Introduction to Wilson Learning's MIR Program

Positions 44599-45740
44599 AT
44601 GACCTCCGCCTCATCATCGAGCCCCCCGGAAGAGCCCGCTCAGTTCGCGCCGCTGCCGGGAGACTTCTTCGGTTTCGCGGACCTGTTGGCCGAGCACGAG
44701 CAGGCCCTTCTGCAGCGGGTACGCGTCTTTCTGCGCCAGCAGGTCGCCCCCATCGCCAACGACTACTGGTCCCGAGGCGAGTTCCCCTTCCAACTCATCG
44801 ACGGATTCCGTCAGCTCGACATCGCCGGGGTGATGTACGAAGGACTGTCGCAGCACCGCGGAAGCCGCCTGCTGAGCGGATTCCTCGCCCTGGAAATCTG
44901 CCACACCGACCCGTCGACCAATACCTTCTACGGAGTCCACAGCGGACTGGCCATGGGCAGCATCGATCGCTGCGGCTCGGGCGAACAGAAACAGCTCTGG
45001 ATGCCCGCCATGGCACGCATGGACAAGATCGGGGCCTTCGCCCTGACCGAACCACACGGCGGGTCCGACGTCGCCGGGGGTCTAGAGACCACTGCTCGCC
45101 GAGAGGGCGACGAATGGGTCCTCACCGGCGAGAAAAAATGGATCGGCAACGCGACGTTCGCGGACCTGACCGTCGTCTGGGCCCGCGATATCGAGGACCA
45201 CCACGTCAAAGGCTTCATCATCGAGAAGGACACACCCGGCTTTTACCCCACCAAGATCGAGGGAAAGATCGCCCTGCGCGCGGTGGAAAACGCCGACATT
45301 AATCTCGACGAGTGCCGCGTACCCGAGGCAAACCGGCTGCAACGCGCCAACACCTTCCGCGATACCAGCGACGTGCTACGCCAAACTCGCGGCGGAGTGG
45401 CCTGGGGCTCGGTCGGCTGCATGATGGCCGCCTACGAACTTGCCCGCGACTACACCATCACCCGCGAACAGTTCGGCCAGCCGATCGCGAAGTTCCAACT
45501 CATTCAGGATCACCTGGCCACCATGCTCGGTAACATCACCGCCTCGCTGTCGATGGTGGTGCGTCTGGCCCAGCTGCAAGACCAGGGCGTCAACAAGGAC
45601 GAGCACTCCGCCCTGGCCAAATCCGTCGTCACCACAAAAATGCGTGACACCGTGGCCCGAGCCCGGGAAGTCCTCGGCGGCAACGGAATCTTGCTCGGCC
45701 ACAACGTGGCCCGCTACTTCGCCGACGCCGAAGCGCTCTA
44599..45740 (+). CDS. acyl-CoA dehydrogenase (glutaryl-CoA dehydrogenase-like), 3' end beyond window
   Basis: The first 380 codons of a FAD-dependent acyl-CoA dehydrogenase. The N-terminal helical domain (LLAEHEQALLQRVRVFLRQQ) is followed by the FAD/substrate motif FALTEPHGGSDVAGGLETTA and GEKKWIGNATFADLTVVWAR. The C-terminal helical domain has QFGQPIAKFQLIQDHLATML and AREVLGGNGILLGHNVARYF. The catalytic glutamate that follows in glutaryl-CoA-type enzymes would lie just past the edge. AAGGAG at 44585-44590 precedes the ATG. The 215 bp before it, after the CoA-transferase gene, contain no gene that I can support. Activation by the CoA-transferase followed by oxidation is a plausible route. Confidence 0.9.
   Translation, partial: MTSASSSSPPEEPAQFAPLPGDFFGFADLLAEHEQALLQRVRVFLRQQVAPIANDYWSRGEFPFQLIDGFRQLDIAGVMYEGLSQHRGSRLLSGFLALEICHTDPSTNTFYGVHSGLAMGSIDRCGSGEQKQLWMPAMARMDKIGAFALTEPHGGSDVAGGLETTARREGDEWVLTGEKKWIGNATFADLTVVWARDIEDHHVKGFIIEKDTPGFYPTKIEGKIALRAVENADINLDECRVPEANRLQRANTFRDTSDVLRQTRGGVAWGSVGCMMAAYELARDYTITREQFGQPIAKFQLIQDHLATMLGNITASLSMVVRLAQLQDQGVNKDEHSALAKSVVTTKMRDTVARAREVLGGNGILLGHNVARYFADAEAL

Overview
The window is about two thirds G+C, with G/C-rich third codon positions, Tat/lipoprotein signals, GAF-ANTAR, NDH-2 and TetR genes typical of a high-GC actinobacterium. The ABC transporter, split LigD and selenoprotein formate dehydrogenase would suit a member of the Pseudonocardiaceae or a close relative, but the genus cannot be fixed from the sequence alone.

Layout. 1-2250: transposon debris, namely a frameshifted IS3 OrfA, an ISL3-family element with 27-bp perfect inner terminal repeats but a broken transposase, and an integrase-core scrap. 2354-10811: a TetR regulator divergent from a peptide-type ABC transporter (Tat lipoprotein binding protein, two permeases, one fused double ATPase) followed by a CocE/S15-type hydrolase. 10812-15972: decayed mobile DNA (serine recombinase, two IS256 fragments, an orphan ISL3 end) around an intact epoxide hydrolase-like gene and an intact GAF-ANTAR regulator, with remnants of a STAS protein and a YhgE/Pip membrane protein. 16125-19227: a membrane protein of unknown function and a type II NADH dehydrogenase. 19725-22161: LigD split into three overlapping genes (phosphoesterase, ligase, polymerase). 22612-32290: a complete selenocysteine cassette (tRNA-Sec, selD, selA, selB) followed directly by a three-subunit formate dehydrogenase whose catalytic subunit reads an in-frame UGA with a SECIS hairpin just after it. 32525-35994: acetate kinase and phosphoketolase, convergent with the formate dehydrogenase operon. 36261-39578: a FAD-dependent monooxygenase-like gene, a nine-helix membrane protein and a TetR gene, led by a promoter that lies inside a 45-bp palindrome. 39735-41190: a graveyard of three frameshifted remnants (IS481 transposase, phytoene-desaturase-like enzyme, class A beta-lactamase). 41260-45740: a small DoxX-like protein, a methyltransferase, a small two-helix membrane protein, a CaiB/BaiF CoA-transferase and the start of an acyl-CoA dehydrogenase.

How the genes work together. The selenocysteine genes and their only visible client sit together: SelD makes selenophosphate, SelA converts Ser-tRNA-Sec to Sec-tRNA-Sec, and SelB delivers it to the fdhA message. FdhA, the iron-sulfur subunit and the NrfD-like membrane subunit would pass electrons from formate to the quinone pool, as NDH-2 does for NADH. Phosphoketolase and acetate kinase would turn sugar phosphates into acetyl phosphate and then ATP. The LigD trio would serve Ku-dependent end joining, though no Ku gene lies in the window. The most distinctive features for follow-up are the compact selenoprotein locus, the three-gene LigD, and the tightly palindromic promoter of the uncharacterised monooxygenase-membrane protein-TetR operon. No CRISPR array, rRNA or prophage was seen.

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Relationships • Isn’t it too bad that relationships involves more than one person? • I get along well with myself. • When I am down no one offers more empathy and compassion that I do. • From my view point the problem with relationships is always with the other person. Go figure. ource: Jim Williams Consulting, LLC Introduction to Wilson Learning’s MIR Program • Dr. Carl Rogers - Dean of America Humanistic Psychologists identifies what is the greatest problem facing mankind today – Not the bomb – Not pop explosion – Not the environment • Answer: rate of change in society and the inability of people to adapt Source: Wilson Learning Introduction to Wilson Learning’s MIR Program • Psychologists disagree about theories of human behavior but few disagree about these two generalizations: – All behavior grows out of needs – All behavior is directed to the satisfaction of these needs • Two greatest needs not being met: – To belong, to part of a group – To feel well about ourselves Source: Wilson Learning Introduction to Wilson Learning’s MIR Program • As the time interval between new stimuli decreases so does the time allotted to making appropriate responses. • Tensions mount as our traditional manner of handling relationships fail to work. No longer does merely power work. There has been a diffusion of power both in the work place and in the home. Source: Wilson Learning Introduction to Wilson Learning’s MIR Program • Tension builds within us when our needs are not being satisfied. • The natural thing for us to do is to discharge them. For example, crying, laughing, talking or singing. • The unnatural or what is called learned behavior is to withhold or store our feelings. Source: Wilson Learning Introduction to Wilson Learning’s MIR Program • One of the keys to managing our tension is to direct our energy towards a goal. • In real life we often feel prevented from directing our energy towards productive accomplishments. • We abuse the natural process of relieving tension by unloading on some one else. (Dumping the bucket) Source: Wilson Learning The Four Styles People Use to Keep Their Tensions at a Management Level Control Analytical Driver Ask Tell Amiable Expressive Emote The Driver Style • Telling others • Controlling own feelings • A control specialist • Combines personal power and emotional control • Described by others as: pushy, dominating, harsh, thorough, decisive,tough minded and efficient. • Places more importance on tasks and less on relationships. Source: Wilson Learning The Expressive Style • Telling others • Emoting own feelings • A Social Specialist • Described by others as: impulsive, excitable, undisciplined, personal, stimulating, enthusiastic, and dramatic • Places more importance on relationships than on tasks. Source: Wilson Learning Amiable Style • Asks others • Emotes own feelings • A Supportive Specialist • Described by others as: conforming, dependent, emotional, supportive, respectful, willing, dependable, agreeable • Combines personal reserve with emotional expression Source: Wilson Learning Analytical Style • Asks others • Controls own feelings • A Technical Specialist • Described by others as: critical, indecisive, stuffy, industrious, persistent, serious, vigilant, orderly • Combines personal reserve with emotional control Source: Wilson Learning Driver’s Impact on Tension Management • Greater tension producers • By controlling raises tension in others • By being task oriented builds tension in self. • Very productive - can ease tension • Key: Can push people to back-up style Source: Wilson Learning Expressive’s Impact on Tension Management • Raise tension with their assertiveness • Soften tension with a more personal and feeling approach • People generally more responsive to feelings than to reason Source: Wilson Learning Amiable’s Impact on Tension Management • Decreases tension in all areas • Warm and personal but not assertive • Don’t try to control others Source: Wilson Learning Analytical’s Impact on Tension Management • Decrease tension with their less assertive approach • Increases tension with their non- responsiveness • Places greater tension with their own task orientation approach Source: Wilson Learning Primary Back-up Styles • Driver - autocratic extreme – controlling people with facts, logic and reason • Expressive - attacking extreme – controlling people with emotion and feeling • Amiable - Acquiescing extreme – giving in to others • Analytical - Avoiding extreme – limiting exposure to others Source: Wilson Learning Secondary Back-up Styles • Driver - avoids • Expressive - acquiesces • Amiable - attacks • Analytical - autocratic Source: Wilson Learning Recap to Wilson Learning’s MIR Program • By learning the characteristics or the tension management style of each other we can do a better job communicating with each other. • We must make the assumption that all four styles have their place in the company and we must learn to adapt to each style. • Example: if working with a driver don’t spend a lot of time telling jokes. Source: Wilson Learning Nurturing: A Key to Building Relationships • We are wonderful at nurturing children when they are young. • When they start pushing back we make the mistake of allowing a distance to be created. • Children need more nurturing as they grow up. • The key is to change the way we nurture. • The key is to understand their primary needs • The key is to fill their bucket. Source: Jim Williams Consulting Primary Needs of Elem and Middle School Students • The need to belong, to fit in, to be part of a group. • The need to feel accepted in the eyes of their peers. • The need to be understood. • The need to be capable: – Learning skills – Social skills Primary Needs of Elem and Middle School Students • The need to feel competent: – Learning skills – Social skills – Sports/music/arts • The need to have their feelings validated. • The need to like the way they look. • The need to have 3-4 positive adult role models in their lives. Sources: Covey,Benton, Stepp, Wilson Learning,Jim Williams Consulting, Quantum Learning Relationships Require Effective Communication Skills • Why are we bad listeners? – Maslow’s Hierarchy of Needs • What type of personalities to we become? – Drill Sergeant Comedian – Prosecuting Attorney Psychiatrist – Egomaniac Avoider Source: Johnson Institute’s Parenting for Prevention Stephen Covey’s Pyramid From: 7 Habits of Highly Effective Families Active Attentive Pretend Selective Ignore Communication Skills • Stephen Covey’s Habit 5 - Seek first to understand, then to be understood. • We need to become active listeners. – Lightly probing – Clarifying the message – Good eye contact – Translating, not interpreting – Taking off our sun glasses Source: Parenting on Point Filling Each Other’s Bucket • Stephen R. Covey’s book “The 7 Habits of Highly Effective Families • Laura Sessions Stepp’s book “Our Last Best Shot” • Gary Chapman and Ross Campbell, M.D.’s book “The Five Love Languages of Children” Stephen Covey’s First Scoop of Sand Kindness Stephen Covey’s Second Scoop of Sand Apologizing Stephen Covey’s Third Scoop of Sand Forgiving Stephen Covey’s Fourth Scoop of Sand Keeping Promises Stephen Covey’s Fifth Scoop of Sand Being Loyal Laura Sessions Stepp’s First Scoop of Sand Being Competent at Something Laura Sessions Stepp’s Second Scoop of Sand Being Loved and Loving Laura Sessions Stepp’s Third Scoop of Sand Feeling Normal in the Eyes of My Peers Chapman and Campbell’s First Scoop of Sand Using Physical Touch Chapman and Campbell’s Second Scoopful of Sand Using Words of Praise Chapman and Campbell’s Third Scoop of Sand Using Quality Time Chapman and Campbell’s Fourth Scoop of Sand Doing Acts of Service Chapman and Campbell’s Fifth Scoop of Sand Giving a Special Gift Anger Management: Definition of Terms • Anger – Passion – Actions of non-violence – The positive release of negative energy • Rage – Actions of violence: physical, verbal or social – The negative release of negative energy – Crossing the line, empties the bucket Anger Management • Impact of the entertainment industry – As children we spend 5-7 hours in front of it – We become desensitize to violence – “I didn’t hit her!” – Once every 9 seconds • Being a bully in the work place has few consequences • My personal story. Source: Parenting on Point Anger Management: Stephen Covey’s Approach • Stimulus Drives a Response • We have the mental capacity to pause. • We have been given gifts that help us to pause. – Sense of Humor Imagination – Awareness Conscience – Independent will to choose Source: 7 Habits of Highly Effective Families Anger Management: Other Solutions • Time Management Skills – The A, B, C approach to work • Having a soul mate • Selecting a pause button • Giving people the chance to cool down • The Driveway story • Resolving conflicting mission statements Source: Parenting on Point Anger Management: Other Solutions • Sleep - reaching the 4th level. • Exercise • No Alcohol • Letting the little things in life go away. • Having a full bucket. Source: Parenting on Point Items That Empty the Bucket Rage Broken Promises Dishonest Acts Covey’s Cancers Conditional Love Being Bullied Items That Empty the Bucket: Being Bullied • Bullying happens when someone with more power unfairly hurts someone with less power over and over again. • Bullying involves three types of violence: – Physical – hurting body or possessions – Verbal – hurting feelings – Social – hurting relationships Source: Hazelden Items That Empty the Bucket: Being the Victim Passive Victims • are sensitive and cry easily • are pushovers • lack social skills • are chosen last Provocative Victims • pester and irritate others repeatedly • are quick-tempered and will fight back • may be clumsy, immature and restless • are friendless • often diagnosed with ADD or ADHD Source: Hazelden What Can Repair the Bucket? Trust and Unconditional Love What Happens When the Bucket Stays Empty? Number Three!!